Democratic debate: US must be 'pro-Palestinian,' Bernie Sanders says
The foreign policy questions have finally landed at the Democratic debate.
After five debates that largely focused on domestic issues, moderators asked pinpointed questions on foreign policy to presidential candidates on Thursday evening.
It was the first time that candidates were asked directly about the Israeli-Palestinian conflict on the debate stage.
The sixth democratic debate, held at Loyola Marymount University in Los Angeles, came less than two months before the first primary contest in Iowa.
The crowded primary field initially saw dozens of candidates vying for the party's nomination to challenge US President Donald Trump in November 2020.
Thursday's debate was the smallest of this election season so far, with only seven candidates meeting the Democratic National Committee's criteria to appear on the stage.
Without exception, all the candidates slammed Trump's foreign policy, pledging to pursue a more composed and collaborative approach to global affairs.
Below are some highlights of what the candidates said on foreign policy:
Bernie Sanders: 'We must be pro-Palestinian as well'
The self-described democratic-socialist senator called for a more even-handed approach to Israelis and Palestinians, calling Israel's Prime Minister Benjamin Netanyahu a "racist".
"Israel has the right to not only exist, but to exist in peace and security," Sanders, who was the only Jewish candidate on the stage, said.
"But what US foreign policy has to be about is not only being pro-Israel, we must be pro-Palestinian as well."
He went on to highlight the humanitarian crisis in Gaza.
"What we need is a level playing field in terms of the Middle East which addresses the terrible crisis in Gaza, where 60 or 70 percent of the young people are unemployed," Sanders said.
"So what my foreign policy will be about is human rights, is democracy, is bring people together in a peaceful way - trying to negotiate agreements - not endless wars with trillions of dollars in expenses."
Biden stresses two-state solution, rejects withdrawing aid to Israel
Former Vice President Joe Biden stressed the need for a two-state solution to the Israeli-Palestinian conflict, calling for putting pressure on Israel to move towards a negotiated agreement with Palestinians.
However, he said the US should not pull aid to Israel. Biden's Democratic rivals, including Sanders and Elizabeth Warren, had said they would consider conditioning the annual $3.8bn military assistance to Israel to stop the continued settlement growth.
"There's no solution for Israel other than the two-state solution," said Biden. "It does not exist. It's not possible to have a Jewish state in the Middle East without there being a two-state solution."
He added that Trump has played to the "same fears" and prejudices that exist in Israel and the US.
"Bibi Netanyahu and I know one another well," Biden said. "He knows that I think what he's doing is outrageous.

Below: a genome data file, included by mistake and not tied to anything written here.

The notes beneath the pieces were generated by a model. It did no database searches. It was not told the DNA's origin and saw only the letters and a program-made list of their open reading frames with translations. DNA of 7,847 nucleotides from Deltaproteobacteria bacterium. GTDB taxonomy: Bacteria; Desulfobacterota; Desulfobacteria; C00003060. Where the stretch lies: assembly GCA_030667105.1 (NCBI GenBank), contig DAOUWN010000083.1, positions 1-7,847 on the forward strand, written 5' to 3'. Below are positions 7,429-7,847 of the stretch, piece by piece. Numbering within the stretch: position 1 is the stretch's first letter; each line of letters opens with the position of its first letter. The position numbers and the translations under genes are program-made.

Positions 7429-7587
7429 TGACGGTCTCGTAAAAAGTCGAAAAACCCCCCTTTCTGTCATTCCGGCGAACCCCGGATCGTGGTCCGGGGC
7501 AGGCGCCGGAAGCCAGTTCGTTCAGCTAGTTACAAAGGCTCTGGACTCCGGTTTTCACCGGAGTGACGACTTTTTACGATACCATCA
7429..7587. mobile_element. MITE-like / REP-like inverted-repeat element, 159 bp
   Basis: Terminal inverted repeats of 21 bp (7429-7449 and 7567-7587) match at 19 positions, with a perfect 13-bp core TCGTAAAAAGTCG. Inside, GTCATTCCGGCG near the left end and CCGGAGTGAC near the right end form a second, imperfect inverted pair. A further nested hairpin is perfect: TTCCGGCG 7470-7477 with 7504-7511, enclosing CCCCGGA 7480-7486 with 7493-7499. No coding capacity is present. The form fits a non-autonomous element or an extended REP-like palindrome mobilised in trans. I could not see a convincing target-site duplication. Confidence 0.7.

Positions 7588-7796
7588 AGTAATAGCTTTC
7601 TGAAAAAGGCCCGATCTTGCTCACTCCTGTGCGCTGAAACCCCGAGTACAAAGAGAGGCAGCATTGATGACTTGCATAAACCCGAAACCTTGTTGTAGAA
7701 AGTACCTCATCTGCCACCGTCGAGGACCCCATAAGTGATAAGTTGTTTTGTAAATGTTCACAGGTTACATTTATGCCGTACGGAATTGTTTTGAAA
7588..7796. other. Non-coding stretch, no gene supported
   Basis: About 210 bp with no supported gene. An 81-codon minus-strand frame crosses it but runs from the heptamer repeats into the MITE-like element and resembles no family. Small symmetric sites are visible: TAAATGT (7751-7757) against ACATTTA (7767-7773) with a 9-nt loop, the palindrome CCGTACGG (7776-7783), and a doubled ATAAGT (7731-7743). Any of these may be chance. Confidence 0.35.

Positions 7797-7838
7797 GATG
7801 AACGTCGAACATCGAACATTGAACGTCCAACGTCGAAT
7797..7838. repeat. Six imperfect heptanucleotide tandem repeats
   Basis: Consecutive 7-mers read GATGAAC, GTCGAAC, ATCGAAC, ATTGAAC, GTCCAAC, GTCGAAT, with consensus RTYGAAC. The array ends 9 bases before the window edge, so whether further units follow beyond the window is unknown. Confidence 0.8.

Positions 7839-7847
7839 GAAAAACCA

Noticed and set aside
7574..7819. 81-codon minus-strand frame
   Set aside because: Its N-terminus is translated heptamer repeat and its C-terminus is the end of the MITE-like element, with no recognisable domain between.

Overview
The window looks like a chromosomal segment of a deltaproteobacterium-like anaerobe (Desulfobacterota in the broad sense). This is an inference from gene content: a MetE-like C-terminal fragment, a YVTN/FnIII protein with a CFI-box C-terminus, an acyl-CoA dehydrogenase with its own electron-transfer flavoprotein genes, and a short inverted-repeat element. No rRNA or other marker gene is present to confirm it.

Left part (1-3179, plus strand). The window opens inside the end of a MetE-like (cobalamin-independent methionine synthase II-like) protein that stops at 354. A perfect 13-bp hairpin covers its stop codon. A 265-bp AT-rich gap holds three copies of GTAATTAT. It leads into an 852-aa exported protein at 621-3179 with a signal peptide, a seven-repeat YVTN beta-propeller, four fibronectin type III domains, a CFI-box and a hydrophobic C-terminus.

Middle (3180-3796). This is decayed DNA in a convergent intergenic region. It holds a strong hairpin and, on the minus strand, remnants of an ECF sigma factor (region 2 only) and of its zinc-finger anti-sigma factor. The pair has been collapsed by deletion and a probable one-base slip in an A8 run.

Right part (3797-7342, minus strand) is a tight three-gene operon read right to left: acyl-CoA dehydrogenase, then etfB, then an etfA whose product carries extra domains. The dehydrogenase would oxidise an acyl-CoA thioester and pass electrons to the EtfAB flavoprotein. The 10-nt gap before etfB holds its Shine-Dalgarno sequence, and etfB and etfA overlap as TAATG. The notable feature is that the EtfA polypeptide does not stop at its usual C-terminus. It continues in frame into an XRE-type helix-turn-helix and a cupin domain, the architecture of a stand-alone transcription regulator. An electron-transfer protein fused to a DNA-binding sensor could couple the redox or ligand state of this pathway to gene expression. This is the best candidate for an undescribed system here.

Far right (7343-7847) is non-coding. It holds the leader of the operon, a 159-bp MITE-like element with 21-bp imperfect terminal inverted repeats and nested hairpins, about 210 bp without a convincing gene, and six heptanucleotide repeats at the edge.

"What we do is we have to put pressure constantly on the Israelis to move to a two-state solution, not withdraw physical aid from them in terms of their security."
Pete Buttigieg blames Trump
Pete Buttigieg, the mayor of South Bend, Indiana, who has been gaining momentum in the polls, pointed the finger at Trump for the crisis in the Middle East.
"What we are seeing in the Middle East and around the world are the consequences of this president's failure, this president's refusal to lead," the 37-year-old small town mayor said.
He went on to accuse Trump of enacting policies to boost Netanyahu domestically in Israel.
Over the past three years, the US president had taken a series of steps against Palestinians, including moving the US embassy in Israel to Jerusalem and cutting funding to the UN agency for Palestinian refugees, UNRWA.
Most recently, the Trump administration declared that Israeli settlements in the occupied West Bank are not necessarily illegal.
"He has infused domestic politics making US foreign policy choices in order to effectively interfere in Israeli domestic politics," Buttigieg said of Trump.
"Acting as though that somehow makes him pro-Israel and pro-Jewish, while welcoming white nationalists into the White House."
Elizabeth Warren calls for closing Guantanamo
Senator Elizabeth Warren called for closing the detention facility in Guantanamo Bay, which still houses 40 detained suspected militants without full legal rights.
The facility was established in 2002 after then-President George W Bush embarked on the so-called war on terror following the 9/11 attacks on the US.
For years, rights groups have decried the treatment of prisoners - who are not afforded due process - in Guantanamo.
Former US President Barack Obama had pledged to close down the prison while in office, but failed to deliver on his promise amid opposition from Congress. In 2018, Trump signed an executive order to keep the facility open.
"It's time to close this detention facility. It not only costs us money, it's an international embarrassment," Warren said on Thursday. "We have to be an America that lives our values every day."
Biden, who was Obama's vice president, also lamented his administration's failure to shut down the detention centre because of lack of congressional authorisation. He called the detention centre "an advertisement for creating terror".
For his part, Sanders called for rethinking the "entire war on terror" altogether.
"It is time right now, to bring this world together to try to end these endless wars and address the root causes," he said.